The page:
Monday, June 29, 2009

Symbolism Essay

Lord of the Flies is a complex novel which can be seen as an allegory: a piece of writing in which the apparent meaning of the characters and events is used to symbolize a deeper meaning- moral, spiritual, political or social. Golding uses symbolism throughout his novel to emphasize the fact that mankind possesses two different personalities, one civilized and the other savage. Golding uses these objects and characters to form the theme of his novel and to convey different aspects of society to his readers.

In the beginning of the novel, the conch shell found by Ralph and Piggy represented order, civilization, and free speech. Piggy instructed Ralph to blow the conch shell “We can use this to call the others” (Golding 16). After calling the others, they all meet and decide to vote for a chief. “Let’s have a vote” (22). It is here that the conch symbolizes order and democracy. The
boys saw Ralph as a figure of authority and leadership based solely on the conch shell. “Let him
be chief with the trumpet thing” (24). Ralph used the conch as a means of communicating with the others. If someone had something to say, he would hand the conch to them. “ ‘I’ll give the conch to the next person to speak.’ ‘He can hold it when he’s speaking.’ ‘And he won’t be interrupted’ ”(36).

Piggy and his glasses also symbolized civilization and technology. He was Ralph’s adviser, was always thinking logically, and helped Ralph make smart decisions. It was Piggy who found the conch and suggested to Ralph to blow it to call the others. His glasses, used as a magnifying glass, played an important role in starting the signal fire. This fire was to be kept burning in hopes that ships would see it and rescue them. It was the fire of hope. When the fire went out, the importance of his glasses was expressed by Ralph who shouted “if the fire is out, we’ll need them” (73).

The signal fire was another form of symbolism. It was the fire which would hopefully aid in the rescue of the boys and take them back to their homes. It was the responsibility of Jack’s hunters to keep the fire going, but they became less and less interested. They placed more emphasis on hunting. They began to disobey Ralph’s orders. The importance of the fire was expressed by Ralph in saying “You let the fire go out” (69). Jack’s response was “we had to have them in the hunt” (76). This was the first time in which Ralph’s leadership was tested and the beginning of his decline. He was losing his influence among the others.

Jack, who becomes the main adversary of Ralph, was a symbol of dictatorship and savagery. He was arrogant and self-righteous. He became offended by not being elected as chief and continually challenged Ralph. “I ought to be chief...because I’m chapter chorister and head boy” (22). The relationship of Ralph and Jack deteriorated throughout the book, representing the deterioration of a democratic society into a savage one. It was when Jack separated from the others that his followers began to paint their faces and become savages. Golding states, “This was a savage whose image refused to blend with that ancient picture of a boy in shorts and shirt”(192). These painted faces helped them justify their actions. This is best illustrated with the murder of Simon.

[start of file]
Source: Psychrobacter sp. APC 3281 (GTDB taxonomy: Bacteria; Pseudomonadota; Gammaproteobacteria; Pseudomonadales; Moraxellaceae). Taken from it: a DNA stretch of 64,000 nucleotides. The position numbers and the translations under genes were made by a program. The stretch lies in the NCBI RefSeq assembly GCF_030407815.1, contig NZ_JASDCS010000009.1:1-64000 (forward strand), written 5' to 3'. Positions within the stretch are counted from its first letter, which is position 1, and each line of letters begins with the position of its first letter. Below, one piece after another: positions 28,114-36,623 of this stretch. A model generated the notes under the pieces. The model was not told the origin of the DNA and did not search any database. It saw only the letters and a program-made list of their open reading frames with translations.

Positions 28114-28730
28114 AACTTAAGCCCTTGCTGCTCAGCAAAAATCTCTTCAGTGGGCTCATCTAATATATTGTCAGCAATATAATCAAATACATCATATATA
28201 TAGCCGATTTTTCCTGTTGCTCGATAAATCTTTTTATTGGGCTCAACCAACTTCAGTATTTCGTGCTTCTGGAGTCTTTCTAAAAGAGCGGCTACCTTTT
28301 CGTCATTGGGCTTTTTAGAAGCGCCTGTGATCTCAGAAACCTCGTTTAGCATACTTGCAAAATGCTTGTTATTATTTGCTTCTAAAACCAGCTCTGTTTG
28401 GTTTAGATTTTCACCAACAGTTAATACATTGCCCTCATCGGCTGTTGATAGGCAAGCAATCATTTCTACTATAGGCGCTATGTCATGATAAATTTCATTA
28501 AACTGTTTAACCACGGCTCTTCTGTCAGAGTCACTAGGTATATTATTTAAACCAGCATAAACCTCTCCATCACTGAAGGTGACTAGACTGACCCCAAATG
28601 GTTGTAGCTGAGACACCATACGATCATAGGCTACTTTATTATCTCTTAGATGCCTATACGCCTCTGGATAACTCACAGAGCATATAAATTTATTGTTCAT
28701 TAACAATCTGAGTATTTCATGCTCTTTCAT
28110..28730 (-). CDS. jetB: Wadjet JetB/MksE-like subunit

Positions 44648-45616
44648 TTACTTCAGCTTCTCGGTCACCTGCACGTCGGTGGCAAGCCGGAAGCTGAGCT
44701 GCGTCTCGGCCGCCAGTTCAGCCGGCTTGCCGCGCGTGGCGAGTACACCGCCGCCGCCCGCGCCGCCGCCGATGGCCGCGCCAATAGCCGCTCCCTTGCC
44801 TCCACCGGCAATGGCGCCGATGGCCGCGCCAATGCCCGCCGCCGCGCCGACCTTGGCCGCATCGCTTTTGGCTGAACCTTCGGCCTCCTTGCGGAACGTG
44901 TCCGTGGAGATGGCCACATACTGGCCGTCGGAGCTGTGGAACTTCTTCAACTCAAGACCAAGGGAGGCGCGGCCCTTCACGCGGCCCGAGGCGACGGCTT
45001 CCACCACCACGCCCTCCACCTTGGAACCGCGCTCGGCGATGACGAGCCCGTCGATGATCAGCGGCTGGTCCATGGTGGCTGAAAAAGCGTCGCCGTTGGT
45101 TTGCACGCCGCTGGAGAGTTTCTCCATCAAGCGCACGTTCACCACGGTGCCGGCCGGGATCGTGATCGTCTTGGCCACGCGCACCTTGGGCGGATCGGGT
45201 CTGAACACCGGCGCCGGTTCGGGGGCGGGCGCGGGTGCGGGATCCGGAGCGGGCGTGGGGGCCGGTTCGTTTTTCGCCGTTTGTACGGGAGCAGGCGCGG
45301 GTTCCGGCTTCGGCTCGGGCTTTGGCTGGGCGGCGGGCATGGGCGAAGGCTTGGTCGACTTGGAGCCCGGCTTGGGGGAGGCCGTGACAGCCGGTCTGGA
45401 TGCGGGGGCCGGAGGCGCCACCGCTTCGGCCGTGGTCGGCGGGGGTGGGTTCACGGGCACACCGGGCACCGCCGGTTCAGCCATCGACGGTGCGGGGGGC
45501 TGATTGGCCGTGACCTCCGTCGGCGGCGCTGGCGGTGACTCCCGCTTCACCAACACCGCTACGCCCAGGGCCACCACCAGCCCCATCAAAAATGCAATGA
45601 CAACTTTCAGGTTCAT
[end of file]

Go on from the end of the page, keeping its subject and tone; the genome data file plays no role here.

Golding names the pig’s head that Jack puts on a stick as a sacrifice for the beast, “Lord of the Flies” (138). This becomes a symbol of savagery and the driving force of Jack’s tribe. As the novel progresses, the sequence of killing tracks the children from being innocent to that of being savage. Simon dies in a violent act committed by a group of Jack’s tribe (152-153) and Piggy is killed by Roger deliberately (180-181).

Throughout his novel, Lord of the Flies, Golding utilized objects and characters to illustrate his main theme that without rules and laws, any society will degenerate into a savage one. He stresses the importance of the characters and how they respond to the different situations in the novel. It shows the struggle between civilization and the urge to become primitive. In the beginning, Ralph, the conch, Piggy’s glasses, and the signal fire were all signs of democracy. As Jack became more powerful, the conch was eventually smashed and the signal fire went out. The objects such as the pig’s head, painted faces, and finally the destructive fire all representing savagery and anarchy became increasingly more important. At the end of the novel, Golding sums up his feelings toward people. He believes that evil is in each of us and that society with its rules and laws holds everyone together, preventing evil from being exposed.

Also paramount to Golding’s symbolism is the two basic conceptions of power which slowly emerged on the island. Simon, Ralph, and Piggy believed that power should be used for the good of all on the island. A democratic group, each having the same rights as the other. Roger and Jack believed that those who hold it should use it to gratify their own desires and act on impulses. A group associated with savagery.

Through symbolism, Golding did an excellent job in expressing his views about man and society. At first, the book was an adventure, but through the use of symbolism , it became more of a in-depth writing on how people react when being removed from their environment.

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